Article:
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Old 11-02-2009, 09:06 AM   #1
sheine
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Solved Ubuntu 9.10 grub problems


I don't know why but when I reloaded pclinuxos, the correct information was in menu.lst and was easily edited.

I recently installed Ubuntu 9.10. It did not properly recognize my other partitions where I have other OS's installed. As I learned the hard way it uses grub2 which does not operate from menu.lst but uses grub.cfg. It would not let me edit this file even though I used sudo etc.

I then reinstalled pclinuxos on its partition and it installed its own version of grub. It properly loads all but one of my other partitions. I wanted to edit its menu.lst in order to load this partition. When I went to /boot/grub/menu.lst I discovered that the listing there was not the same as the actually working menu.lst. Where is the correct file?

Last edited by sheine; 11-09-2009 at 11:31 AM. Reason: Solved
 
Old 11-02-2009, 11:12 AM   #2
chiragrk
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Please check this link http://ubuntuforums.org/showthread.php?t=1195275 It has tons of info about GRUB 2
 
Old 11-02-2009, 11:36 AM   #3
Jerre Cope
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If you are doing anything tricky during the boot, like booting into software RAID, or LVM, use the server version of 9.10. It will correctly configure your grub2 files so you forestall the crash course in grub2.
 
Old 11-02-2009, 11:56 AM   #4
sheine
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Quote:
Originally Posted by chiragrk View Post
Please check this link http://ubuntuforums.org/showthread.php?t=1195275 It has tons of info about GRUB 2
Just what is the advantage of grub2 over the original grub? If it ain't broke, don't fix it.
 
Old 11-02-2009, 12:01 PM   #5
Jerre Cope
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What's broke is, it is not being maintained and will not (and cannot work due to design flaws) on new BIOS features.

I hated to go to grub from LILO, so I had to learn LILO, and grub. Now it's time to learn grub2. Welcome to the New World. Hey! It's free. Rocket Scientists are building us cool stuff for free! Who am I to complain?
 
Old 11-02-2009, 11:22 PM   #6
chiragrk
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Quote:
Originally Posted by sheine View Post
Just what is the advantage of grub2 over the original grub? If it ain't broke, don't fix it.
AFAIK, Ubuntu 9.10 comes with GRUB 2 default - so you don't have a choice out-of-box atleast.
And I completely agree with Jerre Cope :-)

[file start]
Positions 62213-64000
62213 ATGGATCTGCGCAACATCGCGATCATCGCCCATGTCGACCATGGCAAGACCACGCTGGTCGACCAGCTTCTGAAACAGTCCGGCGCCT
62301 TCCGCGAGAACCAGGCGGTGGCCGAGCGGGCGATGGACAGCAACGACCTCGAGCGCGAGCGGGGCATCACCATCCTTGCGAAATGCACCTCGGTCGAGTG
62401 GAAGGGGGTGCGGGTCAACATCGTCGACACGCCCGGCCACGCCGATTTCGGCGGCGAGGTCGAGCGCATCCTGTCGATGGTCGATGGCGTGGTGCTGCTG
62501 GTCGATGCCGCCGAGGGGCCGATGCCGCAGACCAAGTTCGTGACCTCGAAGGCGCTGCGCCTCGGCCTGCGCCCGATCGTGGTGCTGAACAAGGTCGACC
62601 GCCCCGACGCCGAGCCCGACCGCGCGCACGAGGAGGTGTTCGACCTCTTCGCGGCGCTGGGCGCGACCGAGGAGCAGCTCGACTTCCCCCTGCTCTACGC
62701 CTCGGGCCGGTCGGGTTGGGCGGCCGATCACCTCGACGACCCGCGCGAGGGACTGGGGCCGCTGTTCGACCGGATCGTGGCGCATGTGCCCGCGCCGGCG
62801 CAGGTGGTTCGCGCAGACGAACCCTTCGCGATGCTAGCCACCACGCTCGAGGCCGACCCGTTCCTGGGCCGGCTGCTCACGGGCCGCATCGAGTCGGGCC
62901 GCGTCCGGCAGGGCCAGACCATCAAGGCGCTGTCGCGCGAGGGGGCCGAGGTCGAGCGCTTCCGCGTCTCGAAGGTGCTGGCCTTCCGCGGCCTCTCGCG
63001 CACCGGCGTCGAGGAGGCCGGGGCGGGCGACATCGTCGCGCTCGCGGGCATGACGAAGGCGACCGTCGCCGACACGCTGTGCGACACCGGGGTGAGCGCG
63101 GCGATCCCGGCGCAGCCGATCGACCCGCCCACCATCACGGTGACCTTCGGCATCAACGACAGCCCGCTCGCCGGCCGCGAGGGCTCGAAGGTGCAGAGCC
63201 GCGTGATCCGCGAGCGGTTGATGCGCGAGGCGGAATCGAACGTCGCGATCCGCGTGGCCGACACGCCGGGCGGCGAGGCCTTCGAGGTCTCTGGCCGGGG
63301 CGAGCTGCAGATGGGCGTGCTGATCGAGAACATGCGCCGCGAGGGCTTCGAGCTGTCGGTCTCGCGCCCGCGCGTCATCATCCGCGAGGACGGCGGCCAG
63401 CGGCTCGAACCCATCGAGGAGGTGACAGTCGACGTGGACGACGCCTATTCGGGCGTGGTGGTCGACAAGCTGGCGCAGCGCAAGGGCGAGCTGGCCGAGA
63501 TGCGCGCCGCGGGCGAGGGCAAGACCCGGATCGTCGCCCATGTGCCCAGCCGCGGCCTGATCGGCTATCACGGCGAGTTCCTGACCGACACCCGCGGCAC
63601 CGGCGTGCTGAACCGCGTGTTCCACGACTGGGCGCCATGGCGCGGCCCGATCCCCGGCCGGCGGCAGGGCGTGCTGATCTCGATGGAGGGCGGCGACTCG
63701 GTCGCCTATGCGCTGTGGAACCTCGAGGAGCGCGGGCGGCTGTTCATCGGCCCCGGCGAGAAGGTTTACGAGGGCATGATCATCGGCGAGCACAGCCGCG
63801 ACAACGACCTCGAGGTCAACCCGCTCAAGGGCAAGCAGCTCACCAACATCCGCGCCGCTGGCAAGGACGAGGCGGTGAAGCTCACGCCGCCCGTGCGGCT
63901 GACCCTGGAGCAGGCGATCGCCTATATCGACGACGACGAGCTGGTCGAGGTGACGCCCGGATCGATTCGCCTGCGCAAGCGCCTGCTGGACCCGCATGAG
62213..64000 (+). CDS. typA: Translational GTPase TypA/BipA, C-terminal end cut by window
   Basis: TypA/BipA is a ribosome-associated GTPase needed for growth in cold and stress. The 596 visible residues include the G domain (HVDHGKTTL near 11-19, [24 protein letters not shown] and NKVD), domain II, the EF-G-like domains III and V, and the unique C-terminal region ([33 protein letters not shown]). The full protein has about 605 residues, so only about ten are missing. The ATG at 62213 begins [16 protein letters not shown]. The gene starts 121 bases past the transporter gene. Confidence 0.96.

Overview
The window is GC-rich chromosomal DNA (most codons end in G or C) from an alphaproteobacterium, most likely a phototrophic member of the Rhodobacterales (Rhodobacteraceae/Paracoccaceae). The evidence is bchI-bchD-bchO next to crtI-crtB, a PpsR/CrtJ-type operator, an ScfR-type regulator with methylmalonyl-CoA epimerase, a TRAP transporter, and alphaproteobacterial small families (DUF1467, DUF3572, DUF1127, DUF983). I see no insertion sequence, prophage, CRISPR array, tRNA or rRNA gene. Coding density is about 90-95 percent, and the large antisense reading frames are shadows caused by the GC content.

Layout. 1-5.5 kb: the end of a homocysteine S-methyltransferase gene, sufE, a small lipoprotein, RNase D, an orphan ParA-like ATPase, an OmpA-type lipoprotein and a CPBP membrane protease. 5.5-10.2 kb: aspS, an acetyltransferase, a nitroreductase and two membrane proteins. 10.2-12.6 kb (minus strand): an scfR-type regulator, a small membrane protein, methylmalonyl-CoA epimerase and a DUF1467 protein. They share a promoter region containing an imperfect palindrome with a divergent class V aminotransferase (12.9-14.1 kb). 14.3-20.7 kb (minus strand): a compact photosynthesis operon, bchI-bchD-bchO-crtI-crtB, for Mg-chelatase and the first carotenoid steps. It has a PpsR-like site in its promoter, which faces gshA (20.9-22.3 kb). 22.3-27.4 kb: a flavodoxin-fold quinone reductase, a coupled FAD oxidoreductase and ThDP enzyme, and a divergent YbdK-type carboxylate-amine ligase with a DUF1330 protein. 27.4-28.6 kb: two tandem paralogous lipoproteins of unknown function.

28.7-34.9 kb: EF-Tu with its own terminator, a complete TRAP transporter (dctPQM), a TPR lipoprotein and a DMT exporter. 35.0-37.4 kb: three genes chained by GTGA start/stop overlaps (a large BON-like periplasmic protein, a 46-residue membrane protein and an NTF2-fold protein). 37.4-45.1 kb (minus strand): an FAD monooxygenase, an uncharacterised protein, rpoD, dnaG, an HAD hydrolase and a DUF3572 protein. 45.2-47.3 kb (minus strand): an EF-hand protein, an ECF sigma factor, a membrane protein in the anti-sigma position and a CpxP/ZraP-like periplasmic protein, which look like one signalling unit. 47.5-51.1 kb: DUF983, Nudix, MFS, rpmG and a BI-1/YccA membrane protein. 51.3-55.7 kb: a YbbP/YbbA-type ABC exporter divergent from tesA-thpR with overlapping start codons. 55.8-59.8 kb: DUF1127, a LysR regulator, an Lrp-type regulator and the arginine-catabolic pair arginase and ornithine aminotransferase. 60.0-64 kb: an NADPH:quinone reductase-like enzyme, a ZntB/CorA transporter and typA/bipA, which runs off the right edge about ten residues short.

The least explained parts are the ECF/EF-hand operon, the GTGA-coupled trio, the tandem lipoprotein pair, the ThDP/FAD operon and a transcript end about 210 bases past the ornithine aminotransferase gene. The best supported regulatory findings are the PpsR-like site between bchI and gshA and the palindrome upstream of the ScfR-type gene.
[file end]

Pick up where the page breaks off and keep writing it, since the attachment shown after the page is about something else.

Old 11-03-2009, 06:22 AM   #7
sheine
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Jerre Cope makes a great case for grub2 with one flaw. The purpose of grub is to allow booting of multiple partitions, for most people Windows and Ubuntu. If my experience is typical and I have no reason to think otherwise, when I installed Ubuntu 9.10, it did not pick up one of my other partitions correctly, i.e. in a way that I could boot to them. When I corrected my troubles as described above by reinstalling pclinuxos, it pick up every other partition.
 
Old 11-03-2009, 03:38 PM   #8
petern2
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I had a similar problem, with the 3 hard drives on my machine.

The bios allocated the 2 IDE drives as Primary Master/Slave, and the Sata drive, installed later, as Secondary Master. When I installed PCLinuxOS, it kept them in the same order, but when I later tried installing Ubuntu, it's Grub menu allocated the Sata drive first, and the other 2 second and third, and I couldn't boot into anything. I forget the Grub error number, but it's a conflict between the Bios and Ubuntu's Grub.

It's supposed to be possible to edit Ubuntu's Grub menu (using a live cd), but I couldn't get it to work, and just re-installed PCLinuxOS, which I'm quite happy with.

Last edited by petern2; 11-03-2009 at 03:43 PM.
 
Old 11-03-2009, 08:24 PM   #9
David McCracken
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To Sheine; you mention trying to use sudo to edit grub.conf. sudo lets a user execute a program that normally only root can execute. It doesn't temporarily give you general root privileges. grub.conf is rw owner, which is root. As a user, you can't even read it. You need to either log in as root or execute su, which gives you root privileges.

To petern2; you may already know this but grub and Windows do not agree on the order of primary partitions in any single disk. To avoid making pre-existing Windows installations unbootable, I partition and format all of my primaries (including an ext3 for grub) using a Windows-compatible program and then tell grub to not create or format partitions.
 
Old 11-03-2009, 08:44 PM   #10